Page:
The Geotechnical Research Group at Northumbria University, Newcastle upon Tyne, UK is looking for a highly motivated and talented individual to fill a Ph.D. student position. To keep pace with the rapidly developed digital technologies, the project will perform data analytics of geotechnical and geophysical data using novel machine learning methods, with a focus on dealing with large quantities of multivariate, incomplete, 3-dimensional data subject to spatial variability.
The objective of the project is to develop a three-dimensional spatially variable geological profile with a reasonable quantification of the uncertainties. Various machine-learning methods will be explored to make the geological model explicit (i.e., to be not a black box) and incorporate human knowledge and judgment. The student will be supervised by data analytic, geotechnical and geophysical experts in the team and have the opportunity to cooperate with leading researchers in the field of data analytics in geoengineering. The student will work closely with industry partners to deal with geological modeling challenges in geologically complex areas.
More information can be found on the following link: https://www.findaphd.com/phds/project/data-driven-site-characterization-using-geotechnical-and-geophysical-data-rdf23-mce-qi/?p151500
Title : Durability study of roads containing alternative materials by dielectric and mechanical characterizations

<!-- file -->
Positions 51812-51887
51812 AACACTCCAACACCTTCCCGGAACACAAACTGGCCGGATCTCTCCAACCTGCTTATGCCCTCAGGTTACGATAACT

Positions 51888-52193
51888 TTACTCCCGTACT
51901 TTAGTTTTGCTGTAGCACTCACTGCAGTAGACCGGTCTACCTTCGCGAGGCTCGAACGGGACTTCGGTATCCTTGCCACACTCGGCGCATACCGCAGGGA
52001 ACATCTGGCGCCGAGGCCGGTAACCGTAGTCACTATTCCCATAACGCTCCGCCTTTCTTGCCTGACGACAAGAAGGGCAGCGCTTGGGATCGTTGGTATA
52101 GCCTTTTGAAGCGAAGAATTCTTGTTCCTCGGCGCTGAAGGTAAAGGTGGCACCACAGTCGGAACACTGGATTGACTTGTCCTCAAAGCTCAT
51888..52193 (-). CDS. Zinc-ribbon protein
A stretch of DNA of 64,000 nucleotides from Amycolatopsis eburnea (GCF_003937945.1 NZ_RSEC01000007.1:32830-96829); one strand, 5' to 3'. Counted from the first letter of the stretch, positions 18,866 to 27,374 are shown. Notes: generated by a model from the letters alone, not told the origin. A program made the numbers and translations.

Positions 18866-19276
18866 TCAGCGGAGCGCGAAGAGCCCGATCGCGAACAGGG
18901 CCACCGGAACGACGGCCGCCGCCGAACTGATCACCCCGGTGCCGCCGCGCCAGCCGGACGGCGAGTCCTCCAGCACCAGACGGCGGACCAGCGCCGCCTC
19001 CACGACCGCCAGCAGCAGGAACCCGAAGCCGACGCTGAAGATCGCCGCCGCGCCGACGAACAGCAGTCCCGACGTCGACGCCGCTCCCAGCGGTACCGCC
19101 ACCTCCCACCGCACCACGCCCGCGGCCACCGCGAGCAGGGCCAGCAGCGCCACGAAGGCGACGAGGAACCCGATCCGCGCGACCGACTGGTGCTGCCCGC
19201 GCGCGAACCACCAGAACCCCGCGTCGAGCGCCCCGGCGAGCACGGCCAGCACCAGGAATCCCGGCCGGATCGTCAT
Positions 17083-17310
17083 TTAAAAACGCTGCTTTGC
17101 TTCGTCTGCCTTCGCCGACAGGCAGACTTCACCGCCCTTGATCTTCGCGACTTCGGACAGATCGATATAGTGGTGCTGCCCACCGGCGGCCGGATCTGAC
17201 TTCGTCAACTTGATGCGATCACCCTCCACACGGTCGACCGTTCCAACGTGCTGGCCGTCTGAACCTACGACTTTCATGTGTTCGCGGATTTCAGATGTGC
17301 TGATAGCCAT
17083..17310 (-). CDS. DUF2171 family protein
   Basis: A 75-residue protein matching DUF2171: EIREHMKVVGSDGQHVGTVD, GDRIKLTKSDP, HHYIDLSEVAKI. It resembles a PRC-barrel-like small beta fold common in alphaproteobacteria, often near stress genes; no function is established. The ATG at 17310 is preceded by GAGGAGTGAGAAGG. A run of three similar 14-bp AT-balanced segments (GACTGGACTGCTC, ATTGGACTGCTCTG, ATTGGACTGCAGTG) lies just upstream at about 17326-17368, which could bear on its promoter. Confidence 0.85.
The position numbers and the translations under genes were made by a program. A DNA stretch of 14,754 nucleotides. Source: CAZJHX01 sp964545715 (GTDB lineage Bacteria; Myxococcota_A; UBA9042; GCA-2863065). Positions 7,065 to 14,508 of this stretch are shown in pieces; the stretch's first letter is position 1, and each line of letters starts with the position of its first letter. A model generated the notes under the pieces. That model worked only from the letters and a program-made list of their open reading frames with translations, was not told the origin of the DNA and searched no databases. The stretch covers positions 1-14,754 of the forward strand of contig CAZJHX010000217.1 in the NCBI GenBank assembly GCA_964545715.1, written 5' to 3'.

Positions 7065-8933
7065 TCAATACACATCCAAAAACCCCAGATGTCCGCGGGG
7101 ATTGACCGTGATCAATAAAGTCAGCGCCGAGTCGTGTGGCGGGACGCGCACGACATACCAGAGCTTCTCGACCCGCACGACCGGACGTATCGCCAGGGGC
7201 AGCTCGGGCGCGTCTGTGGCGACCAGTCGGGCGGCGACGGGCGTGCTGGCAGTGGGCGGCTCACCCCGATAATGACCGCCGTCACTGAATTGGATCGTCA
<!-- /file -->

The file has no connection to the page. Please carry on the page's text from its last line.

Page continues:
Starting: November 2023 (36 months funding by Cerema)
Supervisors: Alain Sylvestre, Cyrille Fauchard, Benhui Fan and Jean-Marc Duchamp
Laboratory: G2ELab (Université Grenoble Alpes) and Endsum (Cerema)
Location: Grenoble (50%), Angers (50%), France
Keywords: dielectric permittivity, viscoelastic properties, ageing, road materials
To be submitted to: email@example.com; firstname.lastname@example.org;
The application should include: a detailed CV and if possible, recommendation letters.
Application deadline : 30 April 2023.
The GeoEnergy Research (Prof. Andreas Busch) and MuPhi (Prof. Florian Doster) Research Groups at Heriot-Watt University are looking for a motivated PhD researcher to work on the impact of multiphase flow effects on fault leakage from geological reservoirs used for fluid storage, focusing specifically on CCS and hydrogen. This research will ground on recent data that has been obtained from multiscale 4D X-ray imaging at the Swiss Light Source. It will provide new and detailed insights into the multiphase fluid dynamics in rough fractures. Using novel data from synchrotron experiments will support more accurate predictions of the potential fluid leak rates from subsurface reservoirs. These are urgently needed to improve our confidence in subsurface fluid storage over long periods of time. This research can be divided into the following objectives:
- Develop a robust understanding of multiphase flow in rough fractures, based on 4D flow data. The data will be analysed towards displacement to obtain relative permeability and capillary pressure curves at a given effective stress but with varying surface roughness, aperture heterogeneity, and flow rates (capillary numbers).
- Represent fracture flow phenomena at the Darcy scale in physical models for fractures and fracture networks. This will support caprock leakage risk assessments by improving our confidence in the determination of leak rates by bringing together fracture network data (from previous research by the PI/co-Is) and upscaled fluid displacement models from this research.
This scholarship is available to UK and overseas students and in partnership with Shell Global Solutions. Funding is secured for 42 months and we aim for a May 2023 start. Application deadline is January 29th.
Further details can be found on the university website: